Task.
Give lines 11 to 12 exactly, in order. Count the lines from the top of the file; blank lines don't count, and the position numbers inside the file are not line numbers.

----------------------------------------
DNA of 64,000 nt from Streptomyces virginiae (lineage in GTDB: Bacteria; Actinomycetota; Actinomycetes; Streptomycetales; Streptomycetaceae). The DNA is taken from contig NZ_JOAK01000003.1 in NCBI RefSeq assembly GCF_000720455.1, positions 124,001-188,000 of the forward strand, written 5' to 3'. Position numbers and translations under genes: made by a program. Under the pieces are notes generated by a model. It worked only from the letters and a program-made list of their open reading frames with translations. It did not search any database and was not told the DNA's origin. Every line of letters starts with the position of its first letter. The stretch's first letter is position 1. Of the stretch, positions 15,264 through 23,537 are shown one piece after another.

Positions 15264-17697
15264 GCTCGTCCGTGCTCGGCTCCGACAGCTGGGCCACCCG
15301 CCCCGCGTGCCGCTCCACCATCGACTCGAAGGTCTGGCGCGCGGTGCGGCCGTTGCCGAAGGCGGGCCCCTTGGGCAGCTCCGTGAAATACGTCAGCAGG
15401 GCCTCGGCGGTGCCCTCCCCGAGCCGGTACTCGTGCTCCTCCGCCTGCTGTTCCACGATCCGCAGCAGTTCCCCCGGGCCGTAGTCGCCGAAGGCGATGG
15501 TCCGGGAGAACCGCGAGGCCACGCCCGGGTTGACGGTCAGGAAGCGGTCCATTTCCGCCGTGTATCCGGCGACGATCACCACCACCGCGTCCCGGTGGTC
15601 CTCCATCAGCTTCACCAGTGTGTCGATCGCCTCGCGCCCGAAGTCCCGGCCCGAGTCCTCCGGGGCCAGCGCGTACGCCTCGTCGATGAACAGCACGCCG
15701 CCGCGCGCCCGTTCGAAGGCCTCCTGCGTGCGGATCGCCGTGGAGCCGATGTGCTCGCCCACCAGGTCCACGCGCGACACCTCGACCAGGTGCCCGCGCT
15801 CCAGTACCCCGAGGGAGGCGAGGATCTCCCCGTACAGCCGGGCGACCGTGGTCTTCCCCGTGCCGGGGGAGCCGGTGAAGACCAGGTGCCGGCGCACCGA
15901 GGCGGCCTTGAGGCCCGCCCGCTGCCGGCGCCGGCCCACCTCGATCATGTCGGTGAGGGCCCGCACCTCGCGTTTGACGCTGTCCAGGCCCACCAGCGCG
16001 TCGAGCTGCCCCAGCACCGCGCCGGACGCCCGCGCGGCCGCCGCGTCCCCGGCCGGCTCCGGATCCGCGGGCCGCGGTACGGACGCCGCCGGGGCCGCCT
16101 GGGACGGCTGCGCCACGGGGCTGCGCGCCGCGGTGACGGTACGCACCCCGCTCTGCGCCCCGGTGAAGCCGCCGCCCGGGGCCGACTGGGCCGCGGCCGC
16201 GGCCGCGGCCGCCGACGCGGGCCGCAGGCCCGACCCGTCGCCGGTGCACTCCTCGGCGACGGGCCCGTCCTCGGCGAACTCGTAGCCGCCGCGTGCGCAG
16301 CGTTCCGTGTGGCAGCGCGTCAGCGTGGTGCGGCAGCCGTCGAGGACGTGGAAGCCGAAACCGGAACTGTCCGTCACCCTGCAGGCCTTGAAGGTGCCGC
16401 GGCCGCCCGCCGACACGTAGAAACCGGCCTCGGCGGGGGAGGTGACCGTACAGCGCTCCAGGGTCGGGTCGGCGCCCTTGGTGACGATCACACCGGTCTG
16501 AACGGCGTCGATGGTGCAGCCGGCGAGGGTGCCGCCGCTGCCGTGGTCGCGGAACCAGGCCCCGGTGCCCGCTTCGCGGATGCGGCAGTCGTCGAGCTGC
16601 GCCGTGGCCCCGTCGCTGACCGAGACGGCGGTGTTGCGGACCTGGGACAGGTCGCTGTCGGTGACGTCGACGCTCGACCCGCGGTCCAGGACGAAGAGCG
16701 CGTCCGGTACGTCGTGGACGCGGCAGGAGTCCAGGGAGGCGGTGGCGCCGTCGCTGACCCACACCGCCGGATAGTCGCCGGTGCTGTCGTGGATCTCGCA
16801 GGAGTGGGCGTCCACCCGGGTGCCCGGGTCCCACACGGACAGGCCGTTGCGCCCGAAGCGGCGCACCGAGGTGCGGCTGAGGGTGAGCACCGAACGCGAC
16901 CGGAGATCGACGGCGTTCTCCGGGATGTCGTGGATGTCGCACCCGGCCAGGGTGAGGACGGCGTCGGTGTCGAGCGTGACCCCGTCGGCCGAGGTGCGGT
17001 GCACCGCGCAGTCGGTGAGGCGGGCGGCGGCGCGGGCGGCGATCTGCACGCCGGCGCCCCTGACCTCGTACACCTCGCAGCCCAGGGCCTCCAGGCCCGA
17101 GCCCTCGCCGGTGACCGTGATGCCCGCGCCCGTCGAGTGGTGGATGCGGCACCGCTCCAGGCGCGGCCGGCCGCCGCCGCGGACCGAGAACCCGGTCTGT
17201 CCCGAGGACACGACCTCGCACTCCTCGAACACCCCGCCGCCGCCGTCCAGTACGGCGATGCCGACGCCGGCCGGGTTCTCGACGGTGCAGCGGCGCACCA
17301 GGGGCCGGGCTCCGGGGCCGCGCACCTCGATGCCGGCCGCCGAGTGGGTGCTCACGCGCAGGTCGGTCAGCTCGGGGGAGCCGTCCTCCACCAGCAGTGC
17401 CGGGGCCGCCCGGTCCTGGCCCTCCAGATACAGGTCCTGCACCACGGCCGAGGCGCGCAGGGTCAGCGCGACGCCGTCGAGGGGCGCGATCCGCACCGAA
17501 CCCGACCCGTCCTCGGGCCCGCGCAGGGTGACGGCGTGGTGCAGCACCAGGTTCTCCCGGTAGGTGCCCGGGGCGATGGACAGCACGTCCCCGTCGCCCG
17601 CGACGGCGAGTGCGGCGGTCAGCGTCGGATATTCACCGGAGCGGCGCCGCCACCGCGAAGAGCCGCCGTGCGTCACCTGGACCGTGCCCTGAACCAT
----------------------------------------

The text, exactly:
16001 TCGAGCTGCCCCAGCACCGCGCCGGACGCCCGCGCGGCCGCCGCGTCCCCGGCCGGCTCCGGATCCGCGGGCCGCGGTACGGACGCCGCCGGGGCCGCCT
16101 GGGACGGCTGCGCCACGGGGCTGCGCGCCGCGGTGACGGTACGCACCCCGCTCTGCGCCCCGGTGAAGCCGCCGCCCGGGGCCGACTGGGCCGCGGCCGC